ByPeter K Nyblom, writer at Creators.co
Radio Non-Personality, puts words together in sentences. Sci-Fi and Super Freak
Peter K Nyblom

Recently, a Daily Dot contributor, Gavia Baker-Whitelaw, published an article decrying the seeming failure of Marvel's Ant-Man. Gavia, using her infinite wisdom and knowledge of the Marvel and our universes no doubt, says it's a failure because Evangeline Lilly's character, Hope Van Dyne, wasn't the hero of the film.

As far as I know, we both saw the same movie over the weekend. But we've reached startlingly different conclusions.

Miss Gavia Hyphenated is jumping on the 'Marvel's Misogynistic Master Plan' bandwagon. The dogma espoused in this recent line of discourse says that Marvel movies, while featuring strong female characters in strong roles, just aren't good enough to further the progress of human civilization. Have you even read the books? We're just getting started here, people. There are easily thousands more stories to tell. I'm pretty sure they're going to get around to telling a female-based story (Heard of Captain Marvel? NO? Google it.).

The title of the article is; "Why Isn't Hope Van Dyne The Star of Ant-Man?" Well, I can answer that for you Gavia Baker-Whitelaw: That's not the story.

Hope Van Dyne isn't Ant-Man. The story is Ant-Man. The hero is Ant-Man. Scott Lang and Hank Pym are Ant-Man. It's a Marvel movie, it's based on characters THAT ALREADY EXIST. Fans and movie goers want to see those characters come to life. If you want Hope Van Dyne to be the hero, then grab your laptop and pound out a screen-play and make her the hero OF HER OWN FILM. This movie is about the origins of ANT-MAN, as seen in the comics for say, 40 some years. Oh, and by the way, HE'S A GUY.

Not only that, but the film-makers address this head-on in the film. In a scene that surprises no father of a daughter; Hank Pym doesn't want to put his ONLY CHILD in danger. Scott Lang is expendable. Hope is not. And anyway, if you've seen the film, you know that there was a possible back-up plan. My dear Daily Dot writer, if you had kids, you'd understand.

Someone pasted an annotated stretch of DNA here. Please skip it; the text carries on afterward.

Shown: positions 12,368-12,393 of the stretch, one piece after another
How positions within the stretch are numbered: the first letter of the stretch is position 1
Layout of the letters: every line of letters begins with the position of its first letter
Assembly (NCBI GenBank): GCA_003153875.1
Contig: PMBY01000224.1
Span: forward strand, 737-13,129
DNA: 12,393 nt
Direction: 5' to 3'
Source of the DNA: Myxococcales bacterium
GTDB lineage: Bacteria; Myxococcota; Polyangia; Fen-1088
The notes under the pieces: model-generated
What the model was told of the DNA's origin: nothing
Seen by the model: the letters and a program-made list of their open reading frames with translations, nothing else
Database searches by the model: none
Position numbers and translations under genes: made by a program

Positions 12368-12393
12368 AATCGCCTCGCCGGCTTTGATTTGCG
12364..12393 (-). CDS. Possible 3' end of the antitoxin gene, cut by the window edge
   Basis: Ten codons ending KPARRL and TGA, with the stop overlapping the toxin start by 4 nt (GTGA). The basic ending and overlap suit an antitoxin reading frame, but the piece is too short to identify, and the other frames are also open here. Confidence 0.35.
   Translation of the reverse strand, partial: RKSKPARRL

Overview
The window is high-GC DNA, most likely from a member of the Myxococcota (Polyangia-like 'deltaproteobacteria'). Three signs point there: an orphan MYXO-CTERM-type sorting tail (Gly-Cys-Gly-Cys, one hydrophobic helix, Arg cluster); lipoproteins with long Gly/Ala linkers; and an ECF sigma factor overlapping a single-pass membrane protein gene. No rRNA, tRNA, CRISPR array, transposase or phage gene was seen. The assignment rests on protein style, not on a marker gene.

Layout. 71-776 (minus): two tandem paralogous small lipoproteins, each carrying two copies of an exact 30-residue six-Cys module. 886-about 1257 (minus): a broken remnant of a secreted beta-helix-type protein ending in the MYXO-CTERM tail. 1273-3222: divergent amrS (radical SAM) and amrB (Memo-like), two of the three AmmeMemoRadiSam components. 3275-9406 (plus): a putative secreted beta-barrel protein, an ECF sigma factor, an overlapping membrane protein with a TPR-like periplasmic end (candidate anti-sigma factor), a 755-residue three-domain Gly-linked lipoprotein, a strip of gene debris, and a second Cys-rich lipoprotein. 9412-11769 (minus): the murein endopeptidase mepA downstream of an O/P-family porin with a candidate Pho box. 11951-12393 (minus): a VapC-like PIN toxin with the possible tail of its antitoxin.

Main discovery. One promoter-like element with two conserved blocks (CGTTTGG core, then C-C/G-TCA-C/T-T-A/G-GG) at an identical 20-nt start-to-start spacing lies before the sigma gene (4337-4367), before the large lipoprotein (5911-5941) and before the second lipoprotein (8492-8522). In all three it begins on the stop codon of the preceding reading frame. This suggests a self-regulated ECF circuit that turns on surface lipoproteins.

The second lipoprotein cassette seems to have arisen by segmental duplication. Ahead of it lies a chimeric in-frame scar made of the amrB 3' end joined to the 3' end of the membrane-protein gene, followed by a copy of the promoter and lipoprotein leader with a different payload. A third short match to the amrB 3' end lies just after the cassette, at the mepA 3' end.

Making Hope Van Dyne Ant Man/Woman/Person/Wasp makes as much sense as making Hermoine Granger the main character because she's smarter, more powerful and better prepared than Harry Potter. It would be akin to making a film where Peter Parker INVENTS a serum to give himself spider-powers. Or worse yet making him BORN with his powers like a mutant. This is the same stupid Hollywood-logic that put nipples on a Batsuit, made Peter Parker's parents super-spies and the upcoming Human Torch a black guy. There are PLENTY, PLENTY of stories Marvel/Fox/Sony can tell WITH characters like that that already exist.

If you need to put nipples on a leather/rubber suit, shoot a porn movie. If you need to make two normal parents who are in ZERO panels of a character's original story, the MAIN cause of your hero's powers because the rest of your story is weak and trope-ish, make up your own character and bring him to the screen. If you think you need a black man in your movie, make a damn Black Panther, Luke Cage, or War Machine movie. Oh wait, FOX can't because they don't own the rights. I'm sure they caught wind that Sam Wilson (The Falcon) was going to be in Avengers: Age of Ultron and I have no doubt that the execs told Josh Trank to make sure one of the Fantastic Four is black.

It's a plea heard for decades from the fan-boy camp and is beginning to be a call from all edges of a society that thinks taking the Confederate flag off a car from a TV series that was on 30 years ago will solve the nation's racial divide;

Don't INSERT plot/character twists that change the FUNDAMENTAL PREMISE ON WHICH THE STORIES WERE BUILT, just to satisfy a knee-jerk PC agenda or audience research or a perceived lack of strong female role models.

Now don't get me wrong, Marvel has messed with virtually every origin story/back-story in some way. We expect that, it's Hollywood. They're afraid of superhero films and characters. But Kevin Feige, Joe Johnston, Kenneth Branagh, The Russo Brothers, Joss Whedon, and now Peyton Reed have shown us that they can keep the super-fans happy while bringing in a whole new audience that had no idea how much they really liked hero films.

In the end, Hope comes out as the strong, intelligent, driven persona that was trail-blazed by her mother's character for so long in the comic-world. In fact, Evangeline addresses this whole issue in the video below.

If you don't think Marvel is living up their reputation for bombastic, powerful, intelligent female role-models in the movies or TV, as Peggy Carter, Jessica Jones, Melinda May, Bobbie Morse or Carol Danvers would say; "You haven't been paying attention, sweetheart."

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